5 years on…

You’ll understand that 5 years is significant. Even if you don’t know my story, so many of us have either close family members or good friends whose lives have been affected by cancer that you’ll know the impact of 5 years.

This time of year has been an emotional rollercoaster of reminders, markers if you like, of the events of 2010. 17th March marks 5 years since hearing the words “You have bowel cancer” for the first time. And as such it feels like a date to celebrate, to remember, to take notice of.

On the other hand, such a lot of water has flowed under the bridge in 5 years that it seems unnecessary to go all the way back and recount those days. I’m aware too of those for whom being diagnosed has been a much more permanent experience, and much, much more recent.

So, here are 5 things I’m thankful for from the last 5 years!

  1. Free prescriptions. Well, probably more like the grand old dame that is the NHS. I have nothing but praise for the way I have experienced the care and concern of the NHS. I know that this is not true for everyone and there have been occasions when I’ve not been happy with a few of my experiences, but the vast majority of the care offered to me has been absolutely spot on.
  1. Not only did the many prayers and good wishes at the time make a genuine and tangible difference to my overall well-being but also my own interaction with prayer has changed dramatically in the last 5 years. I have to say that in the middle of it all I couldn’t pray worship or read my Bible without being in floods of tears! But as time passed I began to find a voice I’d not known before in prayer. Before, I’d done most of my praying in group situations, there never seemed to be time to pray on my own. After and since then, I began to find myself drawn into praying on my own and have begun to recognise when God talks back! Don’t get me wrong, my prayer life is far from perfect and I still don’t do it as regularly as I’d like to. But, I’ve enjoyed the change this has made to the way I relate to God.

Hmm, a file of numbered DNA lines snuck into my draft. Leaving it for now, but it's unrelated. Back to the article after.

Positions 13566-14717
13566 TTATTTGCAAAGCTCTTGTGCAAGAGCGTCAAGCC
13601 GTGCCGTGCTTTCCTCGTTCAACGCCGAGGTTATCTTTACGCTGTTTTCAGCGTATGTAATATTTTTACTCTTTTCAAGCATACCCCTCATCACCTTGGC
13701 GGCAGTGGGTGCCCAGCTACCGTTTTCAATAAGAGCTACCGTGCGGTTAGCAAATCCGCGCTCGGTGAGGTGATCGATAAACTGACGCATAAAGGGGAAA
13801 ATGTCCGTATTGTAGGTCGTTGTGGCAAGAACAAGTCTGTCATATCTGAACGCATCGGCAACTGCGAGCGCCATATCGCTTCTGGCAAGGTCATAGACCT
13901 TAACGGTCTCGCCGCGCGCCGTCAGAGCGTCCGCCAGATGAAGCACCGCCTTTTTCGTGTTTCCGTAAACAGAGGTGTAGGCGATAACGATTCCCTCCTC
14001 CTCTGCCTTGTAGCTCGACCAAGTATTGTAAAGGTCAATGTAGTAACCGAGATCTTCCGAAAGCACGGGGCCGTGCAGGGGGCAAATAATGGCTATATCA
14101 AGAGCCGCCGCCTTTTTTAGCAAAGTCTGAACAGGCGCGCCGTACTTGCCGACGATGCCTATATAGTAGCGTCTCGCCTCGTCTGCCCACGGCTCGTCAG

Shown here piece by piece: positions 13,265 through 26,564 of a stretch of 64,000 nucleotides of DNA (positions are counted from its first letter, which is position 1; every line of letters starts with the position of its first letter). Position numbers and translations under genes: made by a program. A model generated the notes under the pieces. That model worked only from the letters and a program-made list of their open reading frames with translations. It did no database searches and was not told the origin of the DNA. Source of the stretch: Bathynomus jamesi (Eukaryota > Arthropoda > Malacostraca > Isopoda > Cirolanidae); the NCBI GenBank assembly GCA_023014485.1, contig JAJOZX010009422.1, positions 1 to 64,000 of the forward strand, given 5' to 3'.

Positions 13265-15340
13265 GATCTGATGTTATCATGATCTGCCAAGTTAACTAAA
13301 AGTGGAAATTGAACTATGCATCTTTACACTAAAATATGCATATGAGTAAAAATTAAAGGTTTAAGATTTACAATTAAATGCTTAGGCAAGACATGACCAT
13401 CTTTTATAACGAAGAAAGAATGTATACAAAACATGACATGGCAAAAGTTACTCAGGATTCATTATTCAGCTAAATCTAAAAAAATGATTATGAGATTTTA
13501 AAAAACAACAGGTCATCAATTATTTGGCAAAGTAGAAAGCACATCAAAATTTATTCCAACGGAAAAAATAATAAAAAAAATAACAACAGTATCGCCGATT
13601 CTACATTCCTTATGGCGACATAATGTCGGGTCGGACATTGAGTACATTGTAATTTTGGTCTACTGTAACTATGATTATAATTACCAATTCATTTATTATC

1. Journey of faith. Somewhat unsurprisingly along with the change in prayer has come a ‘quickening’ in my faith in God. I have learned more about connecting up my head and my heart; more about who G-d is; more about what it really means to say that I follow Jesus. Again, it’s not that I’ve ‘arrived’ with any of it! But the whole of life is a journey, and one I’m learning about all the time.
  1. New beginnings. In the last three years I have begun something new four times – two new jobs, two new churches (only one of these has started from scratch, the other we attended as new members). God has been right there with me at each new beginning, and in the ending that preceded it.
  1. Family and friends. I am someone who loves to be around people, I enjoy meeting new people; I need the energy I get from the contact with others. I am the most grateful of all for those relationships that have not only sustained me but also sharpened me, helping me understand myself and make sense of my faith.

Finally, the diagnosis and subsequent treatment that happened in 2010 was bad enough for me but I cannot begin to imagine how it would have felt to be in the other side of it – for those who I love and who love me! Husband Jon, Mum and Dad, Mum-In-Law, my sister Kate and best friend Rachel as well as the many others who supported me whilst going through this hell alongside me, I will always be amazed by you and truly, truly thankful for you.

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